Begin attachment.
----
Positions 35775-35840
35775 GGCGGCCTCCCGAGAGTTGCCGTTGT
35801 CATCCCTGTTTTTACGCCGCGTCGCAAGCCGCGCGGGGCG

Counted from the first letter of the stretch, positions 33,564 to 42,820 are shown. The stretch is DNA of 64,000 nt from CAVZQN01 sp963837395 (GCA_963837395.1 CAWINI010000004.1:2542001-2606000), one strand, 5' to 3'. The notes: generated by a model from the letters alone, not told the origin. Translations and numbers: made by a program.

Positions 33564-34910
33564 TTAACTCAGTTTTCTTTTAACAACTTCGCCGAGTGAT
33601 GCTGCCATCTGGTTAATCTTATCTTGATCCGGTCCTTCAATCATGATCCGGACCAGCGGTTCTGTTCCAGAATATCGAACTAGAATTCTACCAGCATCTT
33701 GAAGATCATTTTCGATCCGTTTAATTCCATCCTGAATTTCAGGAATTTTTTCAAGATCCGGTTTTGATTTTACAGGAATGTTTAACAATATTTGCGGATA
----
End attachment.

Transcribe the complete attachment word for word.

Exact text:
Positions 35775-35840
35775 GGCGGCCTCCCGAGAGTTGCCGTTGT
35801 CATCCCTGTTTTTACGCCGCGTCGCAAGCCGCGCGGGGCG

Counted from the first letter of the stretch, positions 33,564 to 42,820 are shown. The stretch is DNA of 64,000 nt from CAVZQN01 sp963837395 (GCA_963837395.1 CAWINI010000004.1:2542001-2606000), one strand, 5' to 3'. The notes: generated by a model from the letters alone, not told the origin. Translations and numbers: made by a program.

Positions 33564-34910
33564 TTAACTCAGTTTTCTTTTAACAACTTCGCCGAGTGAT
33601 GCTGCCATCTGGTTAATCTTATCTTGATCCGGTCCTTCAATCATGATCCGGACCAGCGGTTCTGTTCCAGAATATCGAACTAGAATTCTACCAGCATCTT
33701 GAAGATCATTTTCGATCCGTTTAATTCCATCCTGAATTTCAGGAATTTTTTCAAGATCCGGTTTTGATTTTACAGGAATGTTTAACAATATTTGCGGATA